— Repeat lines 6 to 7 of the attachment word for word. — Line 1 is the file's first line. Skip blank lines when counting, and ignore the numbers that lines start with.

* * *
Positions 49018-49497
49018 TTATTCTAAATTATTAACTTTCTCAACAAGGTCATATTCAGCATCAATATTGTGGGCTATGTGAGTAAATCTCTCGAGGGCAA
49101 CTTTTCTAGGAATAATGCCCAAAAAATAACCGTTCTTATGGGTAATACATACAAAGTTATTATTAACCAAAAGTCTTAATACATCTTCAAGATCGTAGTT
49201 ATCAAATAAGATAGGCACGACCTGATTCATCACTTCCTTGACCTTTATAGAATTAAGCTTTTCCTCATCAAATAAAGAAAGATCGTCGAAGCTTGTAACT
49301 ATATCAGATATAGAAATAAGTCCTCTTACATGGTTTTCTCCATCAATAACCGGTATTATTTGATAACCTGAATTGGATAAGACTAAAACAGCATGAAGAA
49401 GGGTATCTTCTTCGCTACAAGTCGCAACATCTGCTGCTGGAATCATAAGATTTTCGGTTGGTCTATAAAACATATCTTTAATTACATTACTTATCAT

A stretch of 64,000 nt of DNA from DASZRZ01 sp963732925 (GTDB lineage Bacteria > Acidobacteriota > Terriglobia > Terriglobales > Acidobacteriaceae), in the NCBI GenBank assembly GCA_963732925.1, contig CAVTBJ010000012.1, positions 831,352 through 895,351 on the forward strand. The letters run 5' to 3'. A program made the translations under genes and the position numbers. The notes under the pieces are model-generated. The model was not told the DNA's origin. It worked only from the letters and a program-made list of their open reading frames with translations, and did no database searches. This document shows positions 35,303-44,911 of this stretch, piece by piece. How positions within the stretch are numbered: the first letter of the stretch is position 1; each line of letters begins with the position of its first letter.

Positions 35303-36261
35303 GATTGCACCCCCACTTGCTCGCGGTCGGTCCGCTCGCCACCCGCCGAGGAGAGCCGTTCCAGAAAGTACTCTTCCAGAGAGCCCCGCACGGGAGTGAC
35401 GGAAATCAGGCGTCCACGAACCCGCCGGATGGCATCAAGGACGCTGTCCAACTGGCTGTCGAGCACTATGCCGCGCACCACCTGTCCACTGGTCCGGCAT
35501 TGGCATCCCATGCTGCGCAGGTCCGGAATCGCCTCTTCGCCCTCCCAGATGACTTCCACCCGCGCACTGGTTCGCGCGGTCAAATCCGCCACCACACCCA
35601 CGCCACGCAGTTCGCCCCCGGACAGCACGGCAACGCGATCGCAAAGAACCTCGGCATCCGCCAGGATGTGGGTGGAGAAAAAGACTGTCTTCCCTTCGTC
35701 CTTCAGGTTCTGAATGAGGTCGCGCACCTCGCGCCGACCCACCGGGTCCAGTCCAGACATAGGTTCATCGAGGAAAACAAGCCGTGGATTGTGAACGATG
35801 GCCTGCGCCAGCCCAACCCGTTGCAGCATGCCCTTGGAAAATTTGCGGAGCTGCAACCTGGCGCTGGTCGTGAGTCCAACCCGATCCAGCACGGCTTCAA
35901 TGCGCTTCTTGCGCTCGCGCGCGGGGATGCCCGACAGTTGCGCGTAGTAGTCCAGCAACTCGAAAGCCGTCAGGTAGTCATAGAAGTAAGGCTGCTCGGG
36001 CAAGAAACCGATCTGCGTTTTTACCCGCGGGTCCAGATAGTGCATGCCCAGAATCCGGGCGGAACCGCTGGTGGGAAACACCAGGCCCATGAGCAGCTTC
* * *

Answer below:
49401 GGGTATCTTCTTCGCTACAAGTCGCAACATCTGCTGCTGGAATCATAAGATTTTCGGTTGGTCTATAAAACATATCTTTAATTACATTACTTATCAT

A stretch of 64,000 nt of DNA from DASZRZ01 sp963732925 (GTDB lineage Bacteria > Acidobacteriota > Terriglobia > Terriglobales > Acidobacteriaceae), in the NCBI GenBank assembly GCA_963732925.1, contig CAVTBJ010000012.1, positions 831,352 through 895,351 on the forward strand. The letters run 5' to 3'. A program made the translations under genes and the position numbers. The notes under the pieces are model-generated. The model was not told the DNA's origin. It worked only from the letters and a program-made list of their open reading frames with translations, and did no database searches. This document shows positions 35,303-44,911 of this stretch, piece by piece. How positions within the stretch are numbered: the first letter of the stretch is position 1; each line of letters begins with the position of its first letter.